I’ll cut to the chase and tell you that after 14 long sugar-free days and two weekends of complete, uncharacteristic sobriety, I cracked. (Blame happy hour at my local Mexican restaurant and particularly wonderful—and sugary—margaritas.) Specifically, I’d been cutting out the dark chocolate I eat every night after dinner, sugary prosecco and cocktails after work, basically any processed foods, and fruit. In the evenings I started taking a magnesium supplement, recommended by an herbalist to help with my chocolate cravings, and while I didn’t notice any hard-core cravings for sweet food beyond the first couple of days, during that that two-week period I felt tired All. Of. The. Time. My gym attendance plummeted to an all-time low, as did my motivation to attend events, see friends, and generally act like a functioning 25-year-old. Another weird thing: I noticed that things that formerly didn’t taste sweet, were overwhelmingly sugary (even yogurt) when I tasted them again. Probably the only good outcome is that my stomach is noticeably flatter since cutting out sugar, and my chocolate cravings disappeared.
Dr. Mullane told me that symptoms like mine typically last up to a week after cutting out sugar before your body adjusts, but that you might not experience any side effects. “A small percentage of people feel tired or irritable when they drastically reduce intake, but majority of people feel remarkably better right away,” she explained, adding that because I exercise often, I might not need to quit sugar at all. “Small amounts of sugar can be beneficial within a certain context. Individuals who have good glycemic control and exercise regularly tend to metabolize sugar efficiently. Having small amounts of sugar or a dessert on occasion can make your diet more appetizing and prevent feelings of deprivation, thereby promoting healthy eating for a lifetime.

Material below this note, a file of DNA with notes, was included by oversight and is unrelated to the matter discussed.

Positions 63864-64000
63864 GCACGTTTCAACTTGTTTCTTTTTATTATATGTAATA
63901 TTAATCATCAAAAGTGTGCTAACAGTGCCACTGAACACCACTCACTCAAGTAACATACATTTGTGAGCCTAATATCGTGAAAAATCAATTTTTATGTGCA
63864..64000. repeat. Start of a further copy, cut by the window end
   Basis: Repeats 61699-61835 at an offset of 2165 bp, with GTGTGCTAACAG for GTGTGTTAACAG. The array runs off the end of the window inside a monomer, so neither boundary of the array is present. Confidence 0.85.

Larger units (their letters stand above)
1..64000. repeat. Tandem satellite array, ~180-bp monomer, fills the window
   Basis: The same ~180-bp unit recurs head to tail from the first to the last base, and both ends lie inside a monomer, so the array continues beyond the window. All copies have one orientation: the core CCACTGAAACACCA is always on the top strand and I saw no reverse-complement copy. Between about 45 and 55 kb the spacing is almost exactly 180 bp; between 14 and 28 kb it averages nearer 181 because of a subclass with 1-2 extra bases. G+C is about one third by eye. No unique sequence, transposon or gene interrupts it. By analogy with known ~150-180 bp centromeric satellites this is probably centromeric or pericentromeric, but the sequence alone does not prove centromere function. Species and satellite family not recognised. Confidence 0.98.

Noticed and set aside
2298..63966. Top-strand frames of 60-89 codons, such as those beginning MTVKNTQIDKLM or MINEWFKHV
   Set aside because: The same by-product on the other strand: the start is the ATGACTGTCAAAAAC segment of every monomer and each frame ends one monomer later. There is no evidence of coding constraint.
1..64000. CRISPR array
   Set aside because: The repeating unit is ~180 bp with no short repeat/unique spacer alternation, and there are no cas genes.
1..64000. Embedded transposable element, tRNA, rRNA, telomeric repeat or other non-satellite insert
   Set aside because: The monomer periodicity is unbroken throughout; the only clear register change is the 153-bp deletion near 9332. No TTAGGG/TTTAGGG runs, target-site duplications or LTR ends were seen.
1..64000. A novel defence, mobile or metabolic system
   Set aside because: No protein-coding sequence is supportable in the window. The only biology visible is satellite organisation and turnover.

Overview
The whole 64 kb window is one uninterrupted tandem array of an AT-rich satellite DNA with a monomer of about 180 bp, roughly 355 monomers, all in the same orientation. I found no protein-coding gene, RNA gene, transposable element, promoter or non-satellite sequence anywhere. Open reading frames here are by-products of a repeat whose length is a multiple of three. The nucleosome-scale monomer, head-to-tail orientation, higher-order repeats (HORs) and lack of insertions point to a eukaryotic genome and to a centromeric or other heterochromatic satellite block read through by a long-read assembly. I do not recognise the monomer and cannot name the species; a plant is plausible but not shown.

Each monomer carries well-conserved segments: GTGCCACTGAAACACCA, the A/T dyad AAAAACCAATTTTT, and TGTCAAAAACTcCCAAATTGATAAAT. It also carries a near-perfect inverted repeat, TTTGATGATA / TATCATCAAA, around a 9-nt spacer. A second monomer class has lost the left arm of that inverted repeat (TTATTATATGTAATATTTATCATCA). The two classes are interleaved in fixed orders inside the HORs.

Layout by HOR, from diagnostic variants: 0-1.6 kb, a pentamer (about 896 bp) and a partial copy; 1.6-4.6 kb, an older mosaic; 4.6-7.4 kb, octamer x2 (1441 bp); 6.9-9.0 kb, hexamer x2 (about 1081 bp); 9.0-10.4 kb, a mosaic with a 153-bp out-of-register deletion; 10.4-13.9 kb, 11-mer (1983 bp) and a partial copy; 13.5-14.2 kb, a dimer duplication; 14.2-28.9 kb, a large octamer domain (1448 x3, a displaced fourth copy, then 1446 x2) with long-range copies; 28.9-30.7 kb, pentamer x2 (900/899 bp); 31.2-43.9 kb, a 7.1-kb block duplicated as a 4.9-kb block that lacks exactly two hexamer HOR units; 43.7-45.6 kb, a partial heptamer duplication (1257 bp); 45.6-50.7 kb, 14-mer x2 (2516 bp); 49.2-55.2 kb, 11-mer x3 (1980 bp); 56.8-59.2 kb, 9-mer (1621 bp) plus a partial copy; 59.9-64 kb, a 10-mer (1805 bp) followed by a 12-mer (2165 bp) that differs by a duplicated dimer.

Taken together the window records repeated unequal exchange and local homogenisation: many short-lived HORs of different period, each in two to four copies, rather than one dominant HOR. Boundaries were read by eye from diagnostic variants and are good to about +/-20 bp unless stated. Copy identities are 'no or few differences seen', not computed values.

Now, I stick to a (much easier) low-sugar diet, cutting out the sugar found in sodas, sauces, candy, processed foods, and chocolate, but succumbing to the odd sugary cocktail. If this sounds like more your jam, know that dietitian Bridget Jane assures me that there are plenty of benefits to this less-extreme lifestyle. “When people omit processed foods from their diet—especially those high in refined and added sugars, they report clearer skin, mental clarity, even energy levels, little to no cravings, weight loss, and an overall feeling of well-being. Over a longer term, I’ve witnessed people ‘reverse’ diabetes and completely correct any sign of insulin resistance.”
Of course, sugar plays a big role in our diet, so there are always risks involved with completely cutting out the food group: “Sugar at its essence is the fuel our brain and immune systems use to run. We need to make sure we are having a well-balanced diet including lots of fresh fruit and veggies and whole grains or legumes. When we provide our bodies with these whole food sources of sugar, it can do what it does naturally and extract just the right amount of sugar from these sources,” she said, adding that if you’re more active, you may be able to justify higher amounts of sugar in your diet.
If you do decide to quit sugar, be wary about eating enough food to give you energy throughout the day. “If people cut back too drastically, they may not have sufficient energy to fuel their day. It’s important to know how much fuel your body needs to run optimally and to provide wholesome sources of this,” she said.